step to extrapolate the density both in the outer and inner loops.


As always, the convergence criterion for CIPSI was set to $\EPT <


\sout{As always, } \eg{As mentioned above,} the convergence criterion for CIPSI was set to $\EPT <


1$~m$E_h$.






@ 418,20 +416,31 @@ correlation functionals of Ref.~\onlinecite{GolWerStoLeiGorSavCP06}


values of $\mu$.}


\label{fig:f2dmc}


\end{figure}


The water molecule was taken at the equilibrium


geometry,\cite{Caffarel_2016} and RSDFTCIPSI wave functions were


\eg{The first question we would like to address is the quality of the nodes of the wave functions $\Psi^{\mu}$ obtained


with an intermediate range separation parameter $\mu$ (\textit{i.e.} $\mu > 0$ and $\mu < + \infty$).


Therefore, we computed the fixed node energy obtained with $\Psi^{\mu}$


without re optimizing any parameters having an impact on the nodes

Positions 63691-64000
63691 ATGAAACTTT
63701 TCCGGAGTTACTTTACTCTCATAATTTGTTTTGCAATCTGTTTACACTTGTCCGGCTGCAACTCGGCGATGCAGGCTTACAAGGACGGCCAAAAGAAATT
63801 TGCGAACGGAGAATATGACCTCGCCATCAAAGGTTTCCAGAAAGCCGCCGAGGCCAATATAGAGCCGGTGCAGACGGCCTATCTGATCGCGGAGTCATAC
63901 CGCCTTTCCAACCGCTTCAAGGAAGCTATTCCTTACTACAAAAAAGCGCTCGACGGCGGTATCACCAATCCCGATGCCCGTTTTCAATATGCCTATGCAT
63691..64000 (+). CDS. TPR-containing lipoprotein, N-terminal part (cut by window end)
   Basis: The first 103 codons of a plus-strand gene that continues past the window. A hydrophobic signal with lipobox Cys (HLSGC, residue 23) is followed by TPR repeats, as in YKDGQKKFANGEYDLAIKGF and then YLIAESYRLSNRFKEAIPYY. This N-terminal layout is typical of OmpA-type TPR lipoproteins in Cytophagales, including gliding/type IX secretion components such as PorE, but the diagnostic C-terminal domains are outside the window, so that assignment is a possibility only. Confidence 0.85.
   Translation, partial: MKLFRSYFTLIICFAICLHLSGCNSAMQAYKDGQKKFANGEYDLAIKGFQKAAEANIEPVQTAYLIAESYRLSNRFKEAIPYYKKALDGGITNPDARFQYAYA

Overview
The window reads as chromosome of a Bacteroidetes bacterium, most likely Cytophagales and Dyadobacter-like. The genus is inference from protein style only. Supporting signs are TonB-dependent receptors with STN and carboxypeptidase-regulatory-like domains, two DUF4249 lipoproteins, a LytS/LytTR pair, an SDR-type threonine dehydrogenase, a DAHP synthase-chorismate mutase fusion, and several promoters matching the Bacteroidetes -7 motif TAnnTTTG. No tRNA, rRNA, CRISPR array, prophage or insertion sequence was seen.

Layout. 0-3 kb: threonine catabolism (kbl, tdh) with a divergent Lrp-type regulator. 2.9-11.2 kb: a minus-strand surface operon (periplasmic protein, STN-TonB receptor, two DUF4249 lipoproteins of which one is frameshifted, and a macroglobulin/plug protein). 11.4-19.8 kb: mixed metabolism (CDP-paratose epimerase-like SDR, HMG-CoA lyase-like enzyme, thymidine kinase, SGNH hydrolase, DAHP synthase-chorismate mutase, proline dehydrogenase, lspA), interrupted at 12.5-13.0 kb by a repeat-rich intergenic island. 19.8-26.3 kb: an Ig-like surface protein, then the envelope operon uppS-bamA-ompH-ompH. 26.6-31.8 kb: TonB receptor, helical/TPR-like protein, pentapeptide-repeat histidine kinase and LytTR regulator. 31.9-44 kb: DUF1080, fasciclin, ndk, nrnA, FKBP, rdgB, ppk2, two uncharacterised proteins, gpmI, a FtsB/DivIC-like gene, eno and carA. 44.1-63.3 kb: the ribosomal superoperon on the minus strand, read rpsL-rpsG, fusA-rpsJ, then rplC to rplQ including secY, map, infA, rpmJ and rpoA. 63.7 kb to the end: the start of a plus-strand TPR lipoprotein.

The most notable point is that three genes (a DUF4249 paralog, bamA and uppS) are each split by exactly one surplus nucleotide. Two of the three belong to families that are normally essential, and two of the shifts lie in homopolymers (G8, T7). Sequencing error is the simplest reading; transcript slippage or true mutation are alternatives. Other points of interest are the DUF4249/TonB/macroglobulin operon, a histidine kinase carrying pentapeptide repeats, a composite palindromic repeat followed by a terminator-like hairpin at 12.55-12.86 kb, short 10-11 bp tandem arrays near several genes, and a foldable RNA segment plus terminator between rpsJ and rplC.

(such as Slater determinant coefficients or orbitals),


and this for several values of $\mu$. We considered two weakly correlated molecular systems:


the water molecule and fluorine dimer, both studied near their equilibrium geometry\cite{Caffarel_2016}.


All RSDFTCIPSI wave functions were obtained calculations using BFD pseudopotentials


and the corresponding double and triplezeta basis sets for the water molecule,


and doublezeta quality for the fluorine dimer.}


\sout{The water molecule was taken at the equilibrium


geometry,\cite{Caffarel_2016} and


generated with BFD pseudopotentials and the corresponding doublezeta


basis set using multiple values of the rangeseparation parameter


$\mu$. The convergence criterion for stopping the CIPSI calculation


was set to 1~m$E_h$ on the PT2 correction. Then, these wave functions


were used as trial wave functions for FNDMC calculations, and the


corresponding energies are shown in table~\ref{tab:h2odmc} and


figure~\ref{fig:h2odmc}.


was set to 1~m$E_h$ on the PT2 correction.


Then, these wave functions


were used as trial wave functions for FNDMC calculations,}